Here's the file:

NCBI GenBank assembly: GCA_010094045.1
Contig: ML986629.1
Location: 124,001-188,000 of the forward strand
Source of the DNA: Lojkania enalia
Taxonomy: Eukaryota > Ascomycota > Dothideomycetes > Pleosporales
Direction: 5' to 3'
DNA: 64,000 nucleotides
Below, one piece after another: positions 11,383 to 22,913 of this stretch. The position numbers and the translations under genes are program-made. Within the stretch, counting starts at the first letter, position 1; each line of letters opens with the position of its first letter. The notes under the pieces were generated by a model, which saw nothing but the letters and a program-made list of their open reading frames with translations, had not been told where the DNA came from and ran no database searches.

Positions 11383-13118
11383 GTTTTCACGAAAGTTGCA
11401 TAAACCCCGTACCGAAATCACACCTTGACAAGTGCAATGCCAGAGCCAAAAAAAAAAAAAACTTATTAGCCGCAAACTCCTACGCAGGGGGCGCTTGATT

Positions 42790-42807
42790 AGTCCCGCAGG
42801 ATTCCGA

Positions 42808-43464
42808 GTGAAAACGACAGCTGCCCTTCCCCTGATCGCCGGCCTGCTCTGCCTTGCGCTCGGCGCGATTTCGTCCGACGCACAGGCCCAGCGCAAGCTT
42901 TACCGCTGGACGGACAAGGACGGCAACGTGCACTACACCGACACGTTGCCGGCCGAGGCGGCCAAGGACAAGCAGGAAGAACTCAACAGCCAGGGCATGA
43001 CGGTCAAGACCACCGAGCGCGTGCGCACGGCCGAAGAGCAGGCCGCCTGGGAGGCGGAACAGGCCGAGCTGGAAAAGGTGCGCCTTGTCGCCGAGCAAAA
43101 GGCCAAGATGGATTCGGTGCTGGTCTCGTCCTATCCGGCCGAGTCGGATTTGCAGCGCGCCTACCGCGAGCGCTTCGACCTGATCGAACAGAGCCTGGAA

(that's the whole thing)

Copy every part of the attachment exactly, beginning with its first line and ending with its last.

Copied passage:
NCBI GenBank assembly: GCA_010094045.1
Contig: ML986629.1
Location: 124,001-188,000 of the forward strand
Source of the DNA: Lojkania enalia
Taxonomy: Eukaryota > Ascomycota > Dothideomycetes > Pleosporales
Direction: 5' to 3'
DNA: 64,000 nucleotides
Below, one piece after another: positions 11,383 to 22,913 of this stretch. The position numbers and the translations under genes are program-made. Within the stretch, counting starts at the first letter, position 1; each line of letters opens with the position of its first letter. The notes under the pieces were generated by a model, which saw nothing but the letters and a program-made list of their open reading frames with translations, had not been told where the DNA came from and ran no database searches.

Positions 11383-13118
11383 GTTTTCACGAAAGTTGCA
11401 TAAACCCCGTACCGAAATCACACCTTGACAAGTGCAATGCCAGAGCCAAAAAAAAAAAAAACTTATTAGCCGCAAACTCCTACGCAGGGGGCGCTTGATT

Positions 42790-42807
42790 AGTCCCGCAGG
42801 ATTCCGA

Positions 42808-43464
42808 GTGAAAACGACAGCTGCCCTTCCCCTGATCGCCGGCCTGCTCTGCCTTGCGCTCGGCGCGATTTCGTCCGACGCACAGGCCCAGCGCAAGCTT
42901 TACCGCTGGACGGACAAGGACGGCAACGTGCACTACACCGACACGTTGCCGGCCGAGGCGGCCAAGGACAAGCAGGAAGAACTCAACAGCCAGGGCATGA
43001 CGGTCAAGACCACCGAGCGCGTGCGCACGGCCGAAGAGCAGGCCGCCTGGGAGGCGGAACAGGCCGAGCTGGAAAAGGTGCGCCTTGTCGCCGAGCAAAA
43101 GGCCAAGATGGATTCGGTGCTGGTCTCGTCCTATCCGGCCGAGTCGGATTTGCAGCGCGCCTACCGCGAGCGCTTCGACCTGATCGAACAGAGCCTGGAA